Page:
This instrument is made in accordance with that provision.

 

Section 4 – Definitions

 

This section provides the definitions of terms used in the Rules. Some terms are defined in the Act and therefore, as explained in the note, have the same meaning as given in the Act.

 

Section 5 – Authorisation

 

This section is the substantive provision that authorises the supply of specified medicines by, or to a patient of, a medical practitioner, with reference to certain matters specified in Schedule 1.

 

Subsection 5(1) provides that a medical practitioner is authorised to supply a medicine containing an active ingredient specified in column 2 of an item in the table in Schedule 1, to a patient of that practitioner, in circumstances specified in paragraphs 5(1)(a) to 5(1)(e). Those circumstances include that specific conditions provided in subsection 5(2) are met.

 

Similarly, subsection 5(3) provides that a health practitioner is authorised to supply a medicine containing an active ingredient specified in column 2 of an item in the table in Schedule 1 to patients of a medical practitioner (the treating practitioner) provided the supply is requested by the treating practitioner, and all other circumstances and conditions are met as specified in that provision and subsection 5(4).

 

Section 6 – Schedules

 

This section provides that each instrument that is specified in a Schedule to the Rules is amended or repealed as set out in the applicable items in the Schedule concerned, and that any other item in a Schedule to the instrument has effect according to its terms.

 


 

Schedule 1

 

This Schedule specifies the medicine and circumstances mentioned in section 5 with reference to the active ingredient, dosage form, route of administration and indication.

 

Schedule 2

 

This Schedule repeals the Therapeutic Goods (Authorised Supply of Specified Medicines) Rules March 2018. Each of the medicines specified in that instrument are reproduced in the Rules. The Rules therefore comprise a consolidated version of all medicines specified pursuant to subsection 19(7A) of the Act.


Attachment B

Statement of Compatibility with Human Rights

Prepared in accordance with Part 3 of the Human Rights (Parliamentary Scrutiny) Act 2011.

 

Therapeutic Goods (Authorised Supply of Medicines) Rules 2019

 

This disallowable legislative instrument is compatible with the human rights and freedoms recognised or declared in the international instruments listed in section 3 of the Human Rights (Parliamentary Scrutiny) Act 2011.

 

Overview of legislative instrument

 

The Therapeutic Goods (Authorised Supply of Medicines) Rules 2019 (“the instrument”) is made under subsection 19(7A) of the Therapeutic Goods Act 1989 (“the Act”). The instrument specifies classes of health practitioners, medicines, circumstances and conditions for the purposes of the subsection. The instrument also repeals the former Therapeutic Goods (Authorised Supply of Specified Medicines) Rules March 2018.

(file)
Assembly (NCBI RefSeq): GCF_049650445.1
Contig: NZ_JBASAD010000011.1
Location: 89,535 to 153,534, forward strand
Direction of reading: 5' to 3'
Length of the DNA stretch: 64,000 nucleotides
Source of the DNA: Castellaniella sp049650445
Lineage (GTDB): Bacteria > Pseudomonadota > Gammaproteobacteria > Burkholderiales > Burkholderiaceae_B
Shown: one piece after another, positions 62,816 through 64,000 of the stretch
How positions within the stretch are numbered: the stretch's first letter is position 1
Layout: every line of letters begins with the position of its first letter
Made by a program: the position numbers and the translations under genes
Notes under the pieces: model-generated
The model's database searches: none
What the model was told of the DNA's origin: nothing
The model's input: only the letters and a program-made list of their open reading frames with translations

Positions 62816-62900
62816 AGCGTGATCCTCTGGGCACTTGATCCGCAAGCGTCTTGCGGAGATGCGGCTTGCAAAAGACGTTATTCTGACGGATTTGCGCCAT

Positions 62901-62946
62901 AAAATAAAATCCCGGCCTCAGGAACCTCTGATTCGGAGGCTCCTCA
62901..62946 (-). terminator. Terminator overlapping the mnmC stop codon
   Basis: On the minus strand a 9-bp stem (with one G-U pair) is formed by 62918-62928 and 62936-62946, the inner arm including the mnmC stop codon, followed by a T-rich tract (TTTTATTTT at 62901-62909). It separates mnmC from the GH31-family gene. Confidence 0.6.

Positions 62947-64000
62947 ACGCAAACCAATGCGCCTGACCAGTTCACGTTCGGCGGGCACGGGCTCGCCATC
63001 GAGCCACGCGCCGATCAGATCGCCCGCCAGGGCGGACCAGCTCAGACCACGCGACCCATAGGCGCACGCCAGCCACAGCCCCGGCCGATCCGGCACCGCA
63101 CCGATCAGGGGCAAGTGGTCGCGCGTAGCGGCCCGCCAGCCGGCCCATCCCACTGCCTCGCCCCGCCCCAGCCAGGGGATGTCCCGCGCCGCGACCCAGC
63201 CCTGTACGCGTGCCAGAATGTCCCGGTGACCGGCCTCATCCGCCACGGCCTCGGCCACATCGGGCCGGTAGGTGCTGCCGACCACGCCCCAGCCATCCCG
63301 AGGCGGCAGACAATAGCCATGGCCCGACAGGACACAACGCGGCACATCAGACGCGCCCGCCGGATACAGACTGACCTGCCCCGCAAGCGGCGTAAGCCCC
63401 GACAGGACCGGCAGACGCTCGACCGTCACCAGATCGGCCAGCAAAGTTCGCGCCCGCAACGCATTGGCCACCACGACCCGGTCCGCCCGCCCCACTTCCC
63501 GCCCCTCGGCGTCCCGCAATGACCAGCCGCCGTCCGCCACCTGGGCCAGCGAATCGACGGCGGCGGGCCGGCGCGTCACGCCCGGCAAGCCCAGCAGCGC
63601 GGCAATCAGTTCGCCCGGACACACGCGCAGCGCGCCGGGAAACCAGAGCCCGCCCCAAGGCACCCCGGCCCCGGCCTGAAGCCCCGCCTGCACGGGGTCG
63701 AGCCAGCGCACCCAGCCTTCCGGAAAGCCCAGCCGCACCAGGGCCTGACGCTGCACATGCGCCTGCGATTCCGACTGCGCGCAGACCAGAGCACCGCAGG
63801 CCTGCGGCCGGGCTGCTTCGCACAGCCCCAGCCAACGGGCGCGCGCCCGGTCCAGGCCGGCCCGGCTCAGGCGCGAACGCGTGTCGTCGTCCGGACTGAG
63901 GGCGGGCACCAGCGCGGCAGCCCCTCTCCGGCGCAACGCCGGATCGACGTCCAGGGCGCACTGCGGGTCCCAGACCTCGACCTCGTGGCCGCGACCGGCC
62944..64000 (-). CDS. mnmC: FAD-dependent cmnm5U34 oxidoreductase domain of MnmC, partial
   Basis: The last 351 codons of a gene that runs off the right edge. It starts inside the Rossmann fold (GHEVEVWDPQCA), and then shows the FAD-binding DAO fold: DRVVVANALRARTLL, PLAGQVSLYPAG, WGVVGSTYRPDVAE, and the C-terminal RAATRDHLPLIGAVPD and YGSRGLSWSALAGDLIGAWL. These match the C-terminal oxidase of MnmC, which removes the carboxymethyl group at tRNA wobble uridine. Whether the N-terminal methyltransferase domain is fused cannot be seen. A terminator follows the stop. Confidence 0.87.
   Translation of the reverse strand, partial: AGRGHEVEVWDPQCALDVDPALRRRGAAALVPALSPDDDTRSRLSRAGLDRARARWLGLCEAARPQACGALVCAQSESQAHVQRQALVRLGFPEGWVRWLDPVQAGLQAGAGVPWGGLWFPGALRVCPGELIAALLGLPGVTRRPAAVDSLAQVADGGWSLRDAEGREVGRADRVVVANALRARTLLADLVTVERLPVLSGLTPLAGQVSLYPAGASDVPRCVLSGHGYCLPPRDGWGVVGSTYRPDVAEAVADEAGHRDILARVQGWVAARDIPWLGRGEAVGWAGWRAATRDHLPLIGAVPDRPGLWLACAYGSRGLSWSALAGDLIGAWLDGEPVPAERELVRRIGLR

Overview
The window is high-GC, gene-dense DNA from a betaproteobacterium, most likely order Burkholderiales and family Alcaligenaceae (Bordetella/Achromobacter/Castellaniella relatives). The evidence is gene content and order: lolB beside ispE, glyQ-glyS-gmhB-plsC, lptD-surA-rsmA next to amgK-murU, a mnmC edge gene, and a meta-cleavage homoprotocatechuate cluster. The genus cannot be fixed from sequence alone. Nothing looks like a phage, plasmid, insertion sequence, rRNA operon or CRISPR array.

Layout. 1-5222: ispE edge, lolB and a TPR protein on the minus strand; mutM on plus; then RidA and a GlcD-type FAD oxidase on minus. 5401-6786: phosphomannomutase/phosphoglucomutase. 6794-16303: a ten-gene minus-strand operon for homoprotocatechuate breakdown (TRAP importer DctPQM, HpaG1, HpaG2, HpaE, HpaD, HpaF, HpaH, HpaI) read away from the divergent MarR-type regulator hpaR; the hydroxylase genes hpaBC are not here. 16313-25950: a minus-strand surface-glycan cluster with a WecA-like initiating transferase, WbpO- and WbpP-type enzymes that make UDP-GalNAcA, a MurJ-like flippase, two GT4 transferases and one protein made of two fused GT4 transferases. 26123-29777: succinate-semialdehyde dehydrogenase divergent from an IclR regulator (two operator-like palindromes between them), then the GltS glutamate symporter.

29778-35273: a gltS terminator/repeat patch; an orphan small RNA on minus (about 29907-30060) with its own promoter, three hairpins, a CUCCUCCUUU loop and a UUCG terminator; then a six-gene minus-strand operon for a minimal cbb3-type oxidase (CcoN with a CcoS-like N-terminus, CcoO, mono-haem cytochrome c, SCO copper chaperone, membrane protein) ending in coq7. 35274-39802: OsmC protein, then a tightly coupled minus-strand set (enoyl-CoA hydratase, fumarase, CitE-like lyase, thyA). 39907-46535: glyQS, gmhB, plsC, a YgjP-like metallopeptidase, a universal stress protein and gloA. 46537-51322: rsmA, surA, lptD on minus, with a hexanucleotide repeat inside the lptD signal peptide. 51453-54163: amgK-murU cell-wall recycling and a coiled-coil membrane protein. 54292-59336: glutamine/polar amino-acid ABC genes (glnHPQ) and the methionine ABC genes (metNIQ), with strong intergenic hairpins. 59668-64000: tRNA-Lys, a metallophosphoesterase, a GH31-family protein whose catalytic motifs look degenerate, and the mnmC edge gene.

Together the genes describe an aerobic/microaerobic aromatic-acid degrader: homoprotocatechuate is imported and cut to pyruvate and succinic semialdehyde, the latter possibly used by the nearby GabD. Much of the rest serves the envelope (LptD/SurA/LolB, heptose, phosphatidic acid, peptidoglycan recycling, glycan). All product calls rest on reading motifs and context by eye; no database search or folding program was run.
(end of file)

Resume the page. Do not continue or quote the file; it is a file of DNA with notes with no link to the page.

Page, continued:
The instrument reproduces every medicine specified in the former Therapeutic Goods (Authorised Supply of Specified Medicines) Rules March 2018, and include four new medicines, namely F-18 myocardial perfusion tracer (18F flurpiridaz), F-18 NaF (sodium fluoride), Gallium-68 (Ga-68) Galligas and Gallium-68 (Ga-68) – macroaggregated albumin (MAA). These medicines do not contain substances of a kind covered by an entry in Schedule 8, 9 or 10 to the Poisons Standard.

 

Principally, the four new medicines specified in the instrument are needed to facilitate immediate access to critical diagnostic medicines for the purpose of myocardial perfusion studies, bone studies, lung ventilation studies and lung perfusion studies. Immediate access is needed to maintain essential diagnostic services to the public, as a result of an unanticipated shortage of a particular radiopharmaceutical in Australia.

 

Human rights implications

 

The instrument engages the right to health in Article 12 of the International Covenant on Economic, Social and Cultural rights (“ICESCR”). Article 12 of the ICESCR promotes the right of all individuals to enjoy the highest attainable standards of physical and mental health.

 

In General Comment No. 14: The Right to the Highest Attainable Standard of Health (Art. 12) (2000), the United Nations Committee on Economic, Social and Cultural Rights states that health is a ‘fundamental human right indispensable for the exercise of other human rights’, and that the right to health is not to be understood as the right to be healthy, but includes the right to a system of health protection which provides equal opportunity for people to enjoy the highest attainable level of health.

 

The instrument takes positive steps to promote the right to health by facilitating the supply of certain medicines by health practitioners in specified circumstances, and subject to certain conditions. As a consequence of the instrument, a practitioner is able to supply a specified medicine by way of notification rather than approval; thus ensuring the timely availability of such medicines to Australian patients in urgent need.

 


 

Conclusion

 

This instrument is compatible with human rights because it promotes the right to health in Article 12 of the ICESCR and otherwise does not raise any other human rights issues.

 

 

Adrian Bootes, delegate of the Minister for Health